Why A Professional Land Surveyor Is Irreplaceable
From general construction to oil and gas pipelines, professional land surveyors fulfill a vital role in many projects and developments. Professional surveyors have many responsibilities: they map out project areas, identify potential risks, and verify plans. With new technology available, land surveying is shifting towards a highly data-oriented position, with detailed data available for companies interested in streamlining and optimizing their operations. In this article, we’ll discuss why professional land surveyors are irreplaceable and how the role of professional land surveyors has changed.
The Importance Of Professional Land Surveying
Surveying is often one of the first processes that need to be completed during a development. Not only does surveying need to be accurate, but also needs to be fast. A lengthy survey will ultimately push deadlines back, delaying every stage of the development process. Professional land surveyors understand the urgency related to a land survey and are able to execute their duties as efficiently and thoroughly as possible.
A professional land survey identifies major features of the land, which includes assessing both risks and opportunities. The entirety of a development project is mapped for further planning. Measurements and maps are made and known maps are double-checked to ensure that the development is happening in the right areas of the land and the right property boundaries have been laid.
Many properties may have pre-existing issues, such as incorrect boundaries, the improper recording of utilities and easements, or misplaced wildlife crossings. A proper land survey will correct these issues, which could have easily occurred over time. Failing to correct these issues will ultimately lead to problems later on, which could range from government fines to injury to workers.
Is a Professional Land Surveyor Still Necessary?
Land surveying is a high technology field. UAVs, laser mapping, cloud computing and other advancements have drastically reduced the amount of time needed to perform a survey. Much of the process has become automated or streamlined, requiring fewer man-hours and fewer surveyors to complete. This begs the question: are surveyors being replaced?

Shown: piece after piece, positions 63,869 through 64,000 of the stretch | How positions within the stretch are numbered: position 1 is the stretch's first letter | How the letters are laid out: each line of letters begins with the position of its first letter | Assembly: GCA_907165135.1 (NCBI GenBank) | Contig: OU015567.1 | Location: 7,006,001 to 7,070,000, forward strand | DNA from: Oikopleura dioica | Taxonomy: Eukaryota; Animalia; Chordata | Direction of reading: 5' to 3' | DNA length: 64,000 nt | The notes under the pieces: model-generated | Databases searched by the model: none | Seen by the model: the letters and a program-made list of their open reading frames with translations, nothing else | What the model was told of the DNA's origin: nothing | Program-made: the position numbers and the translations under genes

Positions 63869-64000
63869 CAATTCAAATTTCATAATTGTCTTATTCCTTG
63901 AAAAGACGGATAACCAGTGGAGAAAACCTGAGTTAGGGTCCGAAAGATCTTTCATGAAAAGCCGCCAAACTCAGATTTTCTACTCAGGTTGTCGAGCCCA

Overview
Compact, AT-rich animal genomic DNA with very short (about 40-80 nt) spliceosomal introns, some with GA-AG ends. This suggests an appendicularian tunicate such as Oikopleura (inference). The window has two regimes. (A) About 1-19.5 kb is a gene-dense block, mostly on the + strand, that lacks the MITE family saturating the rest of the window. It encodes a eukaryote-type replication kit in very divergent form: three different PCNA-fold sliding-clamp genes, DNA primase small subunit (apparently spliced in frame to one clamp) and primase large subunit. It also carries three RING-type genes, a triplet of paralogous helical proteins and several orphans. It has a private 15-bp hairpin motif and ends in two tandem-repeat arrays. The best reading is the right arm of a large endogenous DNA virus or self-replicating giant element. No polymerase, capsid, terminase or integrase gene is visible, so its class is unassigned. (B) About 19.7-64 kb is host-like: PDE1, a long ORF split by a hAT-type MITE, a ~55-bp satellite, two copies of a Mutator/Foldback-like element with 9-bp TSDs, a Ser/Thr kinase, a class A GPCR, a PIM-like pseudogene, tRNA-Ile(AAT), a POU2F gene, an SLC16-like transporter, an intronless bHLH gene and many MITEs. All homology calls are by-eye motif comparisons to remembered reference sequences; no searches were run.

The answer is a resounding no – their roles are simply changing. As efficient and helpful as the latest technology is, there is still a strong need for a land surveyor to be involved with the process to assess data accuracy and certify to positions so that other parties utilizing the data are not designing and building on incorrect data.
For example, while drones are great at collecting surveying data, they can only do so effectively when their parameters are well-defined and their progress closely monitored. Technical issues may crop up with the UAV as well, requiring an on-site fix. Also, if a specific location needs a much more detailed survey, a traditional land survey is often preferable.
Also, certain tasks simply can’t be done with a machine. Staking, for example, still requires a human being to perform the week.
Certain types of data analysis can only be done by a land surveyor as well. For instance, comparing historical maps to modern ones may require an actual human being to review both documents.
In addition, having an influx of survey data means that construction project managers need a partner that can help them turn that data into actionable insights. A surveying firm can act as a consultant, partnering with project managers to help them understand the data, what potential issues may come up in a project, and how to most effectively make deadlines. In other words, surveyors aren’t just providing useful information – they can provide analysis as well.
Land surveying is a discipline that has lasted thousands of years — and it has never waned in importance. Today’s surveyors are becoming more like data scientists, providing not only the survey data but the insights needed to make sense of that data and drive desirable outcomes.